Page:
New York University
Deirdre Harkins is a second year Master’s student in the World History Program in the Graduate School of Arts and Sciences at NYU. She received a BA in Anthropology and Linguistics this past fall in the College of Arts and Sciences also at NYU. Her research focuses on that of race and migration. As a student, Deirdre interests revolve around exploring different cultural histories and has taken courses concerning Asia, Ireland, and Latin America. Specifically, Deirdre researches the concept and creation of an Argentine identity.
「 Keeping an Invisible Race, Invisible: Asians in a White Argentina 」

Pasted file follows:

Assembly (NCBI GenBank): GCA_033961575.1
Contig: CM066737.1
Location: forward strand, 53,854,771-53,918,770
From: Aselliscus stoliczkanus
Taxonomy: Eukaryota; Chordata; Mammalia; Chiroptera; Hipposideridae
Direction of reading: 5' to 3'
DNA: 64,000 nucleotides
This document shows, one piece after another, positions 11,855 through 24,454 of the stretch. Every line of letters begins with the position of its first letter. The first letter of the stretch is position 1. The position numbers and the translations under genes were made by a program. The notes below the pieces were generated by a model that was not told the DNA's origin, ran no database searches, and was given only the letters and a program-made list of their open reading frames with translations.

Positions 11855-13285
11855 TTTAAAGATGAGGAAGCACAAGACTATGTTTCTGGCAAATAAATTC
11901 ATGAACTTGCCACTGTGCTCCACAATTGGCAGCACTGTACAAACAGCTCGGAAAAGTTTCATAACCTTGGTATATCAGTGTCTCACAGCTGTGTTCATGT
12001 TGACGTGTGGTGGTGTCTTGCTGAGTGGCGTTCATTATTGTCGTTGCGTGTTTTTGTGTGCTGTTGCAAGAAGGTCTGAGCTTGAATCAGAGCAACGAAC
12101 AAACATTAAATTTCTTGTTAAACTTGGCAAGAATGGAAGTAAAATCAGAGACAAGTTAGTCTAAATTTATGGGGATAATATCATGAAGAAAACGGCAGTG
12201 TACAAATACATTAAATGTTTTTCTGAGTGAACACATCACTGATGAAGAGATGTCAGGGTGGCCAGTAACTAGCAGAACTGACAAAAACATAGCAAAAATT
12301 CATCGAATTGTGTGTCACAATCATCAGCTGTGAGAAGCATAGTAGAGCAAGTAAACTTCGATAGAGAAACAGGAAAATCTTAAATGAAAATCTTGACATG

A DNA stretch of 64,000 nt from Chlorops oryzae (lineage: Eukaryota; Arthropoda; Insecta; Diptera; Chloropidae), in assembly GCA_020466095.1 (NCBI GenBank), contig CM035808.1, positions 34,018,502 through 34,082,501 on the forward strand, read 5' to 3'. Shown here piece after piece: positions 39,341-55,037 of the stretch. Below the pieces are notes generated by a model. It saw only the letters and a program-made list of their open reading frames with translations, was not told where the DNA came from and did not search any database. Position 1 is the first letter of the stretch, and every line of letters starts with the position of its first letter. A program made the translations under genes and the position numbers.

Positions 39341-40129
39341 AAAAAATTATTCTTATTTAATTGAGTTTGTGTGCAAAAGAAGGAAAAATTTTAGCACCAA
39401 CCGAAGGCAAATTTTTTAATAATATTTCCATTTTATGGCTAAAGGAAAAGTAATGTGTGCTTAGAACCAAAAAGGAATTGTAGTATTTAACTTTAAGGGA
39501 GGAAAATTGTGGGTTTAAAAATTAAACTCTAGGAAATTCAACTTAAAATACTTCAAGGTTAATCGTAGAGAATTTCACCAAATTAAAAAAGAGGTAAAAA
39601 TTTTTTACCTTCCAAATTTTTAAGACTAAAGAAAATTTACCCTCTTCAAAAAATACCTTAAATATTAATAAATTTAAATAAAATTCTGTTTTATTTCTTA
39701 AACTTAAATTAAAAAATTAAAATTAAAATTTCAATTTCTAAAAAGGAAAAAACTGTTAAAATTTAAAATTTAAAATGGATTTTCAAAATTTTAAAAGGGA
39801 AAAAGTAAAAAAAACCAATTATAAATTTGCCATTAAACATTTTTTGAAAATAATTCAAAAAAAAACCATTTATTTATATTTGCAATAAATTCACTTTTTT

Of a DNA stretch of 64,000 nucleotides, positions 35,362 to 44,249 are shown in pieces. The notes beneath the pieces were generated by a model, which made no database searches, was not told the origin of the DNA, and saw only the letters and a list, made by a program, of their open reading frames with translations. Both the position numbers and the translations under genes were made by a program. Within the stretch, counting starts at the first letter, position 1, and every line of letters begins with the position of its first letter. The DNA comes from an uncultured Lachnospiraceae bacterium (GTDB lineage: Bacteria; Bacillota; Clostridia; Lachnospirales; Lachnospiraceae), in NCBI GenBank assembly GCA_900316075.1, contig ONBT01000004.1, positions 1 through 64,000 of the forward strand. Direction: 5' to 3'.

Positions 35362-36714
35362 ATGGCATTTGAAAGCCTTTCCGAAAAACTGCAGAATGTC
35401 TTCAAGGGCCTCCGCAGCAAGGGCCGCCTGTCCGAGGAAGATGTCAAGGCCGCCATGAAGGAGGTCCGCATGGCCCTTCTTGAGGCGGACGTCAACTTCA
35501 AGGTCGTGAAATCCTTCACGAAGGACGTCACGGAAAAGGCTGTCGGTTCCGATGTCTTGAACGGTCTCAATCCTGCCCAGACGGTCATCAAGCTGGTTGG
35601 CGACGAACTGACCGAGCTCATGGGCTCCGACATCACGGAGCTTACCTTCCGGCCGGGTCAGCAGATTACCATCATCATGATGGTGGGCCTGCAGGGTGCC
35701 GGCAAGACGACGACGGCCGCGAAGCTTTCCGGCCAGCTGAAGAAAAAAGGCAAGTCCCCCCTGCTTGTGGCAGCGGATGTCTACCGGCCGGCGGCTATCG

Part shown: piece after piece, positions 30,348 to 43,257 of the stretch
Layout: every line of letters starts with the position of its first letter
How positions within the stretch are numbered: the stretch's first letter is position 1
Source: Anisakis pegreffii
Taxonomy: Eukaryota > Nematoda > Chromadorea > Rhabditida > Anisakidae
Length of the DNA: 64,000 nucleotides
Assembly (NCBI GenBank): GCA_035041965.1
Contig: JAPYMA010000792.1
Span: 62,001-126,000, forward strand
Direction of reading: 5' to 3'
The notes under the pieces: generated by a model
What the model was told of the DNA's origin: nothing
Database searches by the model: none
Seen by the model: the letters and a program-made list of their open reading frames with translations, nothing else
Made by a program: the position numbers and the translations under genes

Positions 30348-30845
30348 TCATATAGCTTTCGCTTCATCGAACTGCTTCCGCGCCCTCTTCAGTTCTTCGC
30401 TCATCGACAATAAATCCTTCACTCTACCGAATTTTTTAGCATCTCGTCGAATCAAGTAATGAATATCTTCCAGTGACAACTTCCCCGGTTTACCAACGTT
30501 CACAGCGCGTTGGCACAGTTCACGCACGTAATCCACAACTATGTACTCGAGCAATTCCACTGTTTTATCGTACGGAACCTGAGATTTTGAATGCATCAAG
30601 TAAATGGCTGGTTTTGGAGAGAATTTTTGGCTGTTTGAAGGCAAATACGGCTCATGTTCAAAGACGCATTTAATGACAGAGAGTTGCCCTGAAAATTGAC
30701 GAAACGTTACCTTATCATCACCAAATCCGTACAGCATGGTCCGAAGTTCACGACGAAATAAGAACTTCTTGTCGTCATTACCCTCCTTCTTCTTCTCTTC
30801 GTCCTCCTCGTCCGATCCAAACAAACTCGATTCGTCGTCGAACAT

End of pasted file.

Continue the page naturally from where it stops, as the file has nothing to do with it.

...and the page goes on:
Since the writing of Argentina’s constitution in 1853, it has been clear that the Argentine government has had the agenda of promoting “whiteness” and making those of African, indigenous, and Asian descent, less visible in society. However, how successful has that really been? This paper is called “Keeping an Invisible Race, Invisible: Asians in a White Argentina,” because just as with that of the Afro- Argentine and indigenous populations, the Asian–Argentines were (and still are) seen as non-existent. Not many historians have focused on the idea of Asian immigration to Argentina. The paper focuses on how despite recent attempts to include the formerly excluded members of Argentine society, this did not pertain to the Asian population as they were deemed too foreign to ever truly be considered Argentine.